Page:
Ridley Scott’s 1492 film attempts to ‘question’ history – but only succeeds in replaying traditional stereotypes both about the historical narrative and those who control it, becoming, as Cilento’s argues, a nostalgia that keeps Hollywood making the same conquest films (Cilento, 2012, p. 246). The United States metanarrative attempts, when confronted with these economically developing and ideologically competing blocs to its south, to maintain its status as the dominant paradigm by keeping and promoting this Hollywood ‘nostalgia.’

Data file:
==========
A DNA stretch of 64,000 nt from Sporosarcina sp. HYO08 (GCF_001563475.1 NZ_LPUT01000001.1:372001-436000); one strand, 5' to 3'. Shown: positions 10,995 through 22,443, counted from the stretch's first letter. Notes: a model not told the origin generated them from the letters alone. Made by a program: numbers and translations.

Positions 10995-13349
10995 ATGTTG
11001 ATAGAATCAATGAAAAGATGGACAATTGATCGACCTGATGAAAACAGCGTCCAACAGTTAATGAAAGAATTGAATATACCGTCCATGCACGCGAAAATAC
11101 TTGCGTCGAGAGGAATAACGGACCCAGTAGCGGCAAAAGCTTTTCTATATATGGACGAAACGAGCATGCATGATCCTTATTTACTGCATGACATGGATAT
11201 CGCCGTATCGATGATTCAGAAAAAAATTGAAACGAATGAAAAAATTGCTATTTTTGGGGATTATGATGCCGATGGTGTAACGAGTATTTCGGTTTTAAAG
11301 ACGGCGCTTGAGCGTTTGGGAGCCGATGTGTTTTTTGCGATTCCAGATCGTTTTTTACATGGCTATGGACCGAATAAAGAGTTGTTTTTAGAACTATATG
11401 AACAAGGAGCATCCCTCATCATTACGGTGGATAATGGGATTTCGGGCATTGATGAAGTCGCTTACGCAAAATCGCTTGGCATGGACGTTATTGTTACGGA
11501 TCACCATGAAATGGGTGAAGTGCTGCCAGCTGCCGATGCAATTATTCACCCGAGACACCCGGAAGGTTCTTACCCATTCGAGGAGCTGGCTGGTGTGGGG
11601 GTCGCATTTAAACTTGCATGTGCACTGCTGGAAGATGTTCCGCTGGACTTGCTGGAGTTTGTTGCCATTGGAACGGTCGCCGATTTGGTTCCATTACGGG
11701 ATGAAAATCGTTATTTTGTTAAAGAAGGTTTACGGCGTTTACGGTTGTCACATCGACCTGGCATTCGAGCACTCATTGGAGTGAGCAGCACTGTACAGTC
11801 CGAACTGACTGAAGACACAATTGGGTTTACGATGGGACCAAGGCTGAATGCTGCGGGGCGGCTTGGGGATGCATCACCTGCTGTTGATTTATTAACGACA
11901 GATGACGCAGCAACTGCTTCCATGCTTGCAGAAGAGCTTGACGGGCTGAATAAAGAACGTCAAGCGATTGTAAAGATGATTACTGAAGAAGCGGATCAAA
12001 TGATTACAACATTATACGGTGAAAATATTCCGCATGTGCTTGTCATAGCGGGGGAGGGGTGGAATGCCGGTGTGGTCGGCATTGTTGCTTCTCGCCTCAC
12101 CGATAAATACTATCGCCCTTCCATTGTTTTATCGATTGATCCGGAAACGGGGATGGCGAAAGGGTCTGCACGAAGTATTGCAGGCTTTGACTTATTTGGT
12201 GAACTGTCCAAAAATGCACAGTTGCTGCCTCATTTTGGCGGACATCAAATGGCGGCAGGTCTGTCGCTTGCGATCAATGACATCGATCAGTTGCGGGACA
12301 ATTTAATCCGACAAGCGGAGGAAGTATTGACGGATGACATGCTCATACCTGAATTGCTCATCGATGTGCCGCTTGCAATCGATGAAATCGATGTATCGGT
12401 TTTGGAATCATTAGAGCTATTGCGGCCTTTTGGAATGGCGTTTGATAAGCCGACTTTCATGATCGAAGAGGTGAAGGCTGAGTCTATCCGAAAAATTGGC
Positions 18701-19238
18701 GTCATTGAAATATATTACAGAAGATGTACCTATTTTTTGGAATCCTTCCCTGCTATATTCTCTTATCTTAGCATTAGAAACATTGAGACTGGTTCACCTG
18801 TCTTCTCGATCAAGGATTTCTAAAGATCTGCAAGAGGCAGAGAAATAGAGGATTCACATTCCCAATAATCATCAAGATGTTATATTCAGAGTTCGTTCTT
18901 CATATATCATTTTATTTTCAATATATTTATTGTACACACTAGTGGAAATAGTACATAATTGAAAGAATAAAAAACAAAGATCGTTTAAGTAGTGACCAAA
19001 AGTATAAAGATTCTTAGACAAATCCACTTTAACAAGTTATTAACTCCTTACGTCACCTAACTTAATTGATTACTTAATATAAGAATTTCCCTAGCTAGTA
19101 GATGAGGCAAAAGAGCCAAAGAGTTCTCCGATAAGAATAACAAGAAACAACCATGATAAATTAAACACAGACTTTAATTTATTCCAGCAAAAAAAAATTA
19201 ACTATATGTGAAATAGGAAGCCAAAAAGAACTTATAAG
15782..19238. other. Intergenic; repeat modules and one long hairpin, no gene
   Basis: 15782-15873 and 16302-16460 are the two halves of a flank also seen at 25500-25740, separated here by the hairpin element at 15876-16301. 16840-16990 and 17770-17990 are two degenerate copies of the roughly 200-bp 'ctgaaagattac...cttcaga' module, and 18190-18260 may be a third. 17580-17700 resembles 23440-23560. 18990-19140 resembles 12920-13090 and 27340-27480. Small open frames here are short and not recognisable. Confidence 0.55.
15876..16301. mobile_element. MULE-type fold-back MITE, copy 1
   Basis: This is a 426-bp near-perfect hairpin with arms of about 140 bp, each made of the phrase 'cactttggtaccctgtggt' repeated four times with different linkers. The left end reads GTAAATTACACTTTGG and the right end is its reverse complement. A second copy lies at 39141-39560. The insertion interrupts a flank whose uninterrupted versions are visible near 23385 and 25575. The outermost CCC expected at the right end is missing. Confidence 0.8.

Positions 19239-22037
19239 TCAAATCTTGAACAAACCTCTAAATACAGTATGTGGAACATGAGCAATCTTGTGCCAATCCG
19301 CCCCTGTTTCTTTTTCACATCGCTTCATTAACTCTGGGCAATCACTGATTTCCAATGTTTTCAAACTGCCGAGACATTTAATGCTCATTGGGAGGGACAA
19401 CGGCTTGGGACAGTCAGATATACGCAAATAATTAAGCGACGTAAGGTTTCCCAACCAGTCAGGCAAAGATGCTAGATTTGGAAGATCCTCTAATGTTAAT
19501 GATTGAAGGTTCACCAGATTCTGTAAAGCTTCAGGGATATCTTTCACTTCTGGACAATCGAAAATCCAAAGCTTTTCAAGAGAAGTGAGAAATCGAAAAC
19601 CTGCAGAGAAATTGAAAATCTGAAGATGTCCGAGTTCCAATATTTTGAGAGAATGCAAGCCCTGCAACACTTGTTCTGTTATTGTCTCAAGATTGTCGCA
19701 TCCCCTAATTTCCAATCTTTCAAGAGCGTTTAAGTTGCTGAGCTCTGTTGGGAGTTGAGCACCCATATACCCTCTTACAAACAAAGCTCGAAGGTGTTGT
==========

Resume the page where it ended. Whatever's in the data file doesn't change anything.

La Otra Conquista, by Carrasco’s admission, is an exploration of the duality of Mexican identity, but this need not be negative. Instead, it becomes a recognition that singular narratives in a postmodern world are no longer possible. Historical dichotomies themselves, are also opened up to increasing interpretations. Postmodernity becomes a celebration of multiple narratives and of the necessity for a modern nation to accept the fractured nature of its historical narratives and identities. Even the Rain is also a powerful and important film in this context as it acknowledges, yet critiques, The Black Legend, but also provides important critiques of dominant historical representations, as we saw in 1492, and attempts, through revising The Black Legend, to ‘re-establish’ a Latin American screen (and political) identity.